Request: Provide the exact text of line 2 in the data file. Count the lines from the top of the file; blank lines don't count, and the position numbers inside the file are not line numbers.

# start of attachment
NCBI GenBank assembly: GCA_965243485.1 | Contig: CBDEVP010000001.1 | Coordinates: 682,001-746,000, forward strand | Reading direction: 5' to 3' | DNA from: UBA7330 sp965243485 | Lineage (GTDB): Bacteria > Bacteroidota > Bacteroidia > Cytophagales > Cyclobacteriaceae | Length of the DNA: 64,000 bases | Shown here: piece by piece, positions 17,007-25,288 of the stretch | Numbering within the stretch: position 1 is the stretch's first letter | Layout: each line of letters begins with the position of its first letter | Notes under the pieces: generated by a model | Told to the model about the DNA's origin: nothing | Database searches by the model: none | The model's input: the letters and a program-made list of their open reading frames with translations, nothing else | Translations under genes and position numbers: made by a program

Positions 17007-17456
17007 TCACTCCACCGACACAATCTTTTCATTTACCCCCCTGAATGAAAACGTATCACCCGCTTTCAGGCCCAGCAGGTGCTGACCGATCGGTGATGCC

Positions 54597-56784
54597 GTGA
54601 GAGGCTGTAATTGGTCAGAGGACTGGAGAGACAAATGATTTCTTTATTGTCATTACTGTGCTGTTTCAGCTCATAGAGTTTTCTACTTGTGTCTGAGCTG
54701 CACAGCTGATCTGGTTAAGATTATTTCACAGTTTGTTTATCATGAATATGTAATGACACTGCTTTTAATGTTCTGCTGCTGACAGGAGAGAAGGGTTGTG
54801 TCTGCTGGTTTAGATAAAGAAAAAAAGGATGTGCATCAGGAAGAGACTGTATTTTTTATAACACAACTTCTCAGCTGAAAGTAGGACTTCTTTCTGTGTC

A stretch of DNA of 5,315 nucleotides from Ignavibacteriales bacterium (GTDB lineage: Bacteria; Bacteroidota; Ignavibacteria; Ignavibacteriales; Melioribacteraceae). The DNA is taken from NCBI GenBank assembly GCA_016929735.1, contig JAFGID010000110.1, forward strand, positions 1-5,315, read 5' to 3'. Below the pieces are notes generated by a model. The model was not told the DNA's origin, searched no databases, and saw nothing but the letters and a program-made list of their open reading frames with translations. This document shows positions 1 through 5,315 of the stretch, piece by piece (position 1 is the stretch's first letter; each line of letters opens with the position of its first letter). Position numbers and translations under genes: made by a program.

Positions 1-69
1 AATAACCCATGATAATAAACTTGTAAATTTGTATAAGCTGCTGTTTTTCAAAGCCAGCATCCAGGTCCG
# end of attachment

Positions 17007-17456